function arcsin(protected x: complex): complex;
            arcsin := −i * ln(sqrt(1 − sqr(x)) + i * x);
    function arccos(protected x: complex): complex;
            arccos := −i * ln(sqrt(sqr(x) − 1) + x);
    function arctan(protected x: complex): complex;
            arctan := i / 2 * ln((1 − i * x) / (1 + i * x));

Arc tangent is actually already part of the language. Both in ISO standard 7185 (“Standard Pascal”) and ISO standard 10206 (“Extended Pascal”) the built-in function arctan is available. Since complex numbers are defined by EP, only the latter accepts and can return complex values.

  • \$\begingroup\$ can you also add a non built-in solution for the arctan function \$\endgroup\$
    – bsoelch
    Commented Aug 31, 2023 at 15:08
  • \$\begingroup\$ @bsoelch Certainly I can, but wouldn’t this defeat the purpose of code-golf? There is no benefit in defining a custom arctan anyway: the built-in trigonometric functions (sin, cos, and arctan) can take and output complex numbers. \$\endgroup\$ Commented Aug 31, 2023 at 15:15
  • \$\begingroup\$ Answers outside the community wiki should not only use non built-ins \$\endgroup\$
    – bsoelch
    Commented Aug 31, 2023 at 15:16
  • 2
    \$\begingroup\$ @bsoelch Not only do I (from a software engineering point of view) dislike reimplementing built-in functionality, but doesn’t this amount to a penalty? You know, I cannot add “Pascal” to the community wiki post, because only arctan is a built-in function. \$\endgroup\$ Commented Aug 31, 2023 at 15:30
  • \$\begingroup\$ Can't test, but would something like this work? arcsin := arctan(x / sqrt(1 − sqr(x))); (see en.wikipedia.org/wiki/…) \$\endgroup\$
    – corvus_192
    Commented Aug 31, 2023 at 15:42

Perl 5, 172 bytes

sub asin{n(@_,\&CORE::sin)}
sub acos{n(@_,\&CORE::cos)}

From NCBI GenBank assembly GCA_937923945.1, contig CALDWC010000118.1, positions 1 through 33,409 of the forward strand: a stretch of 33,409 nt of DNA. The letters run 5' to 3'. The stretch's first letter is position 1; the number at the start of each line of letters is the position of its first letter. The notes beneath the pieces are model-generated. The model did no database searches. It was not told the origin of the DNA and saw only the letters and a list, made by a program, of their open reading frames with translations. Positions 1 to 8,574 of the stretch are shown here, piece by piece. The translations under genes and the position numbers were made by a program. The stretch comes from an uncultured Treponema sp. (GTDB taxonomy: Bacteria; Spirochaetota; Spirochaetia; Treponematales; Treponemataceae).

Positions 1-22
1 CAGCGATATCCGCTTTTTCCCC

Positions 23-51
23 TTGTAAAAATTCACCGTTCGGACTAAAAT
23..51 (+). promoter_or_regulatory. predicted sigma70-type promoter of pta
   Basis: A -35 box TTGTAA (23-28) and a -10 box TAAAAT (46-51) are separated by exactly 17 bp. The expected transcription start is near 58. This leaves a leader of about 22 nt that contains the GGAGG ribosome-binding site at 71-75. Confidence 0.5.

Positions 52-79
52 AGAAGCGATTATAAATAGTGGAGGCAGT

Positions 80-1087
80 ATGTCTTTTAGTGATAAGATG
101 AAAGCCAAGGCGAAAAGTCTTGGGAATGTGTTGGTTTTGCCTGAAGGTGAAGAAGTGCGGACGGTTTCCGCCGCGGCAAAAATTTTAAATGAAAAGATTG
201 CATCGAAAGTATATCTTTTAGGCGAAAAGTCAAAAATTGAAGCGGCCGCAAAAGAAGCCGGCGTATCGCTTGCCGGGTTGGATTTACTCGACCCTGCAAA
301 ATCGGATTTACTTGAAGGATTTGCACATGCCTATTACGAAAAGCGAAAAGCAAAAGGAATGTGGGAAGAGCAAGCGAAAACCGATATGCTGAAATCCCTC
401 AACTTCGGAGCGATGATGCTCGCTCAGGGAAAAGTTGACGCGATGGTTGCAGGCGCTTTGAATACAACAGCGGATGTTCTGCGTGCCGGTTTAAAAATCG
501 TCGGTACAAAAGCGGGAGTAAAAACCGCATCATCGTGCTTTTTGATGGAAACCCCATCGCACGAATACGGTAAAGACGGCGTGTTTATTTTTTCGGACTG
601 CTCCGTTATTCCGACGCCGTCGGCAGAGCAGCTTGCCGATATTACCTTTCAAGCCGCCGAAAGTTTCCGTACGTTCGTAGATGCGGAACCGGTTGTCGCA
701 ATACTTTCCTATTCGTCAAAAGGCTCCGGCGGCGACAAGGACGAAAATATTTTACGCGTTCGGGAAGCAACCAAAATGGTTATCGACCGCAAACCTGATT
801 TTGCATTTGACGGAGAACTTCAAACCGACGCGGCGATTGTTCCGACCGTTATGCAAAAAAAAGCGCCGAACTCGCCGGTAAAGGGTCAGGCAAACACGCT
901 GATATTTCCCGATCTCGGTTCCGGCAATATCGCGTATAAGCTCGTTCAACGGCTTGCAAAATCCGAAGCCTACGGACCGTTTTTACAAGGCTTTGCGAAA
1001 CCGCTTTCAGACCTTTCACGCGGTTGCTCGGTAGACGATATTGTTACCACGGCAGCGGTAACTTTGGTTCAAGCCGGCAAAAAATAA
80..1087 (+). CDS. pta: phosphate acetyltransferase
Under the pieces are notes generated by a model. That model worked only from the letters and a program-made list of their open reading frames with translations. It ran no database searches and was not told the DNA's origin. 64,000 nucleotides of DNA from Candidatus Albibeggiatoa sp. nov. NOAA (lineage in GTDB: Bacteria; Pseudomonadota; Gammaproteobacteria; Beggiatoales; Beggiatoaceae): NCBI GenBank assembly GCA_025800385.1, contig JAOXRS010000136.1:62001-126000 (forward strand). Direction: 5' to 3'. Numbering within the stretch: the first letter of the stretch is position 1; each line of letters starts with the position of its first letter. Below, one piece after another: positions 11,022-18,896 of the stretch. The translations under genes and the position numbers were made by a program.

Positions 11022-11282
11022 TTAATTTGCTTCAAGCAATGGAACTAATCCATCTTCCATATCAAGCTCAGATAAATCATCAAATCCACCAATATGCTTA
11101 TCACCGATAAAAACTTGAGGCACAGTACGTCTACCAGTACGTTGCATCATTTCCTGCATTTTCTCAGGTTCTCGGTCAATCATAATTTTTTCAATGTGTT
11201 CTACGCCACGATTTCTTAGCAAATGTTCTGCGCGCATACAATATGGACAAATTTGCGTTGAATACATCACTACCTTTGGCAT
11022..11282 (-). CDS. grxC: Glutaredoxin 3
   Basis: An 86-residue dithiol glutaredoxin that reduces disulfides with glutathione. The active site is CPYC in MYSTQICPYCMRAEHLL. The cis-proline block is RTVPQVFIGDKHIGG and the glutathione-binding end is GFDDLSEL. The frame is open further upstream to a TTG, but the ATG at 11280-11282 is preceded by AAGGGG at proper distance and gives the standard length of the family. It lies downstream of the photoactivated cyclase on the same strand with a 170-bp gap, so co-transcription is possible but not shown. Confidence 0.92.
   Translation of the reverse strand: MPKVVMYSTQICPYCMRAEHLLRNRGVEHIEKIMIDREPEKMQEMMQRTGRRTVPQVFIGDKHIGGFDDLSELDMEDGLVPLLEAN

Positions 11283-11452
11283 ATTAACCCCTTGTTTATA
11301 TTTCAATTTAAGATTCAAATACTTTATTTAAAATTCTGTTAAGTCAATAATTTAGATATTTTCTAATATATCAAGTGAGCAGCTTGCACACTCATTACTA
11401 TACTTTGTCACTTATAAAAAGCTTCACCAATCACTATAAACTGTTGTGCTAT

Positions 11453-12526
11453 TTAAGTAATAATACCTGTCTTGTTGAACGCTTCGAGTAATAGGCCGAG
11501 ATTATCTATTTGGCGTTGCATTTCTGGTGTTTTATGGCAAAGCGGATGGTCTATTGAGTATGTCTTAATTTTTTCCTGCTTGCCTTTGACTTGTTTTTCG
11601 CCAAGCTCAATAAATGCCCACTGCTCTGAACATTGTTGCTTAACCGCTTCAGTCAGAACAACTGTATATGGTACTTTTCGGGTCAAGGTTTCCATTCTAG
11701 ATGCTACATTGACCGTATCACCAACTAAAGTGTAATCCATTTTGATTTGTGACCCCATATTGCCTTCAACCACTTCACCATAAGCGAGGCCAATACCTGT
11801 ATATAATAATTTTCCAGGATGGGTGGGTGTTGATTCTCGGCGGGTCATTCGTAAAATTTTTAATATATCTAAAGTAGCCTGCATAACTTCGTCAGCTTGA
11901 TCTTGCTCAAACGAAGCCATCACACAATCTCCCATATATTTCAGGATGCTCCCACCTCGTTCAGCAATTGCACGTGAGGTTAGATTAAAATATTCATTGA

sub atan{n(@_,sub{sin(@_)/cos(pop)})}
sub n{$f=pop;$x=1;$x+=(&$f($x)-$_[0])/((&$f($x-1e-6)-&$f($x))*1e6)for 1..9;$x}

Try it online!

Uses Perl's builtin trig functions sin and cos. Since asin, acos and atan aren't builtin, they're rather found in the core lib Math::Trig, but here they're instead written in a Newton's method-ish solver in sub n.

Or 259 bytes:

sub si{my$x=pop;abs$x<1e-8?$x:2*si($x/2)*co($x/2)}
sub co{my$x=pop;abs$x<1e-8?1:co($x/2)**2-si($x/2)**2}
sub ta{&si/&co}
sub asi{n(@_,'si')}
sub aco{n(@_,'co')}
sub ata{n(@_,'ta')}
sub n{$f=pop;$x=1;$x+=(&$f($x)-$_[0])/((&$f($x-1e-6)-&$f($x))*1e6)for 1..9;$x}

Try it online!

...which replaces Perl's sin and cos with si and co that uses the property that sin(x) = x and cos(x) = 1 for small x and the formulas for half angles.


Charcoal, 132 125 bytes


Try it online! Link is to verbose version of code. Takes the function as the second argument where -1=atan, 0=asin and 1=acos. Explanation: Uses CORDIC to calculate the inverse functions. Edit: Switched to single-angle CORDIC for asin and acos to save 7 bytes.


Input the real value.


Input the function code.


Start with z[0]=1.


Start with z[1]=0, except for atan, where the input is used.


Start with a resulting angle of 0.


Start with 2 as the first power of 0.5. This is needed for acos to work with negative inputs, but doesn't affect asin or atan.


Loop 50 times, as unfortunately 10 isn't accurate enough.


Start calculating the atan of the power of 0.5. (Yes, I could do the atan separately, but that would duplicate code, increasing my byte count.)


Determine whether we are increasing or decreasing the angle.


Rotate z by the atan of the power of 0.5.


Update the angle.


Compensate for rotation's scaling factor (no effect for atan). Note that in a real FPGA you would approximate the square root but that doesn't help me here.


Get the next power of 0.5.


Output the final angle.